Both bishops and local councils issue condemnations which are not necessarily confirmed by ecumenical ones, but as long as not invalidated by a such, or by a Pope, remain binding on area and may be authoritative outside it.
Examples, bishop Tempier condemned on laetare Sunday of early 1277 / "late 1276" as they would have said, a number of authors and at least one book whose author was free to write other ones (Andrew the Chaplain was not necessarily a bad theologian because his love lore was bad for morals), and also 219 theses.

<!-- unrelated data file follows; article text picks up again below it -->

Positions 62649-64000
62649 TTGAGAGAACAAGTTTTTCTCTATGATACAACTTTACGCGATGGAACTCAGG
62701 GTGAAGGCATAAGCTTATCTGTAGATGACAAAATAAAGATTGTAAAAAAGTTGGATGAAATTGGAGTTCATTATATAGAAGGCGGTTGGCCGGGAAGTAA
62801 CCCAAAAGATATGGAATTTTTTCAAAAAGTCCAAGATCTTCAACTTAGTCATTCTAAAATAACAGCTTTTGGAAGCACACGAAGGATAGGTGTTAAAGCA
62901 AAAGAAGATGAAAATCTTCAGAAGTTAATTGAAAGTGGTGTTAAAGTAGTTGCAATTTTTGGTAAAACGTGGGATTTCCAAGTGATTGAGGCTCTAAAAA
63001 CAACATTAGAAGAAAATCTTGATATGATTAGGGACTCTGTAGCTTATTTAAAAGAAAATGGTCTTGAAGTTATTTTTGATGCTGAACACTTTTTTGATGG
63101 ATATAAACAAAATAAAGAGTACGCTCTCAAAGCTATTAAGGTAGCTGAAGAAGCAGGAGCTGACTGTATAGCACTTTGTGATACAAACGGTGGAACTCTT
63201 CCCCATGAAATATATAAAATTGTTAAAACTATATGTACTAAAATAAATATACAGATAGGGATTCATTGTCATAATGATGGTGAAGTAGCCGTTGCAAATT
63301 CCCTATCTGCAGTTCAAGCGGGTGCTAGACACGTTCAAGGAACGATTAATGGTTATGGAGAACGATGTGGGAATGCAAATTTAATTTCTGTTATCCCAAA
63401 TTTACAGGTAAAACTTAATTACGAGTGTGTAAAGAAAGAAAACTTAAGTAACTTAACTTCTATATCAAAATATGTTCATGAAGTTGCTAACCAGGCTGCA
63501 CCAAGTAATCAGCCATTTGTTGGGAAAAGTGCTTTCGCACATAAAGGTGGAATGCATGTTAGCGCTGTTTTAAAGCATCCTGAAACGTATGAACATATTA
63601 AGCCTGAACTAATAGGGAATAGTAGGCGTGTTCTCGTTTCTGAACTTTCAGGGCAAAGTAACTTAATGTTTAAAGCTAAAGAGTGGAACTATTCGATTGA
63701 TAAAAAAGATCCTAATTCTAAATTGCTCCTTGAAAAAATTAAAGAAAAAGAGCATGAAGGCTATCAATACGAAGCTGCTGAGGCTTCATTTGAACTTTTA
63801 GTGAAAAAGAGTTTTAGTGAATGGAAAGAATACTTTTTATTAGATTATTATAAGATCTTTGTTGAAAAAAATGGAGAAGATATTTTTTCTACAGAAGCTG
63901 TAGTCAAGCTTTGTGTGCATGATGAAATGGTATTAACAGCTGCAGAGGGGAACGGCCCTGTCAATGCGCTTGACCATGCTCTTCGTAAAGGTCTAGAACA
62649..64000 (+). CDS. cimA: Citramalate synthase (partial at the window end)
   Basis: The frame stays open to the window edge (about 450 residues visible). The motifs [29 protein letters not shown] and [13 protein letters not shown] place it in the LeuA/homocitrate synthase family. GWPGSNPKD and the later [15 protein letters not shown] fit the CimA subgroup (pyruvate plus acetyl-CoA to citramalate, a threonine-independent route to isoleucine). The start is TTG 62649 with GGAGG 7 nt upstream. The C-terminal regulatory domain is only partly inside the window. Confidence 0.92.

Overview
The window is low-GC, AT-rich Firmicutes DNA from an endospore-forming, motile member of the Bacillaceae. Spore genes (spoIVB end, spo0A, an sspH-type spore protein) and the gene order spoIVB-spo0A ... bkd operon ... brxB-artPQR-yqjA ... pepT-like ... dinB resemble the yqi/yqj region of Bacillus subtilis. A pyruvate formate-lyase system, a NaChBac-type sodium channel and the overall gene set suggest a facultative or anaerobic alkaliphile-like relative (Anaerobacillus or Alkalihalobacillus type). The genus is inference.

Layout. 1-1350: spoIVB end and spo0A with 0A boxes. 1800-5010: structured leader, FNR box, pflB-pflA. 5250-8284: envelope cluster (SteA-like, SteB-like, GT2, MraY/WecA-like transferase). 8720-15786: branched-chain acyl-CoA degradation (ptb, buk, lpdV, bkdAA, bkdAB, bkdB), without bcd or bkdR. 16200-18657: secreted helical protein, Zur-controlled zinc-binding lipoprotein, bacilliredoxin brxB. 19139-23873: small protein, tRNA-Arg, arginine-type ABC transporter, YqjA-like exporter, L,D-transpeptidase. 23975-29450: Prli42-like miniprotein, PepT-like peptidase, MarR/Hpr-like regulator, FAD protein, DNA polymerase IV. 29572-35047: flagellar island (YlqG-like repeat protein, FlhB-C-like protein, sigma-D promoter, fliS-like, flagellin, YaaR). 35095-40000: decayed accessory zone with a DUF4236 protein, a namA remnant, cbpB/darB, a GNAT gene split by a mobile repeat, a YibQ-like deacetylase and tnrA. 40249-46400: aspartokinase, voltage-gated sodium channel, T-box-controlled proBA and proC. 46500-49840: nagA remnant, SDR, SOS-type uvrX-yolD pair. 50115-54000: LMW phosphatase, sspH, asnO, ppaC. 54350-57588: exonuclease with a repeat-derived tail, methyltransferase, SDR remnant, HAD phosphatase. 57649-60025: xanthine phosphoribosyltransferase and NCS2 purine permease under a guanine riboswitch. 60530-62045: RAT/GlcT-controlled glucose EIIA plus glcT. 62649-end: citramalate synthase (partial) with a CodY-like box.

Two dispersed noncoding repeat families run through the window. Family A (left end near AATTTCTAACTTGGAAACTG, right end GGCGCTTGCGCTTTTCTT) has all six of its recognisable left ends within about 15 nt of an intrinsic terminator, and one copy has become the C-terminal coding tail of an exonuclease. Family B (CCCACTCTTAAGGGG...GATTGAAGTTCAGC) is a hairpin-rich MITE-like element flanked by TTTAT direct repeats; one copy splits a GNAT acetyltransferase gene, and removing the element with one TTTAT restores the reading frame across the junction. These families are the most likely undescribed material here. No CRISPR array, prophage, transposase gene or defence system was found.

48 years later Stephen III of Paris revoked, not the condemnations of Stephen II, but any irregularity or condemnation which the theses of St Thomas possibly could have incurred due to it.
Or the Councils of Toledo, of which the FIRST (finished in 400 AD) had filioque in an authoritative creed (not the Nicene one!) after which certain condemnations were added.
It is possible that in Spain the "uncreated energies" of Palamas would be falling under those condemnations of the bishops assembled in Toledo.
So, yes, ecumenical councils are NOT the only occasions when bishops decide with authority binding on their own subjects, what these are not allowed to believe.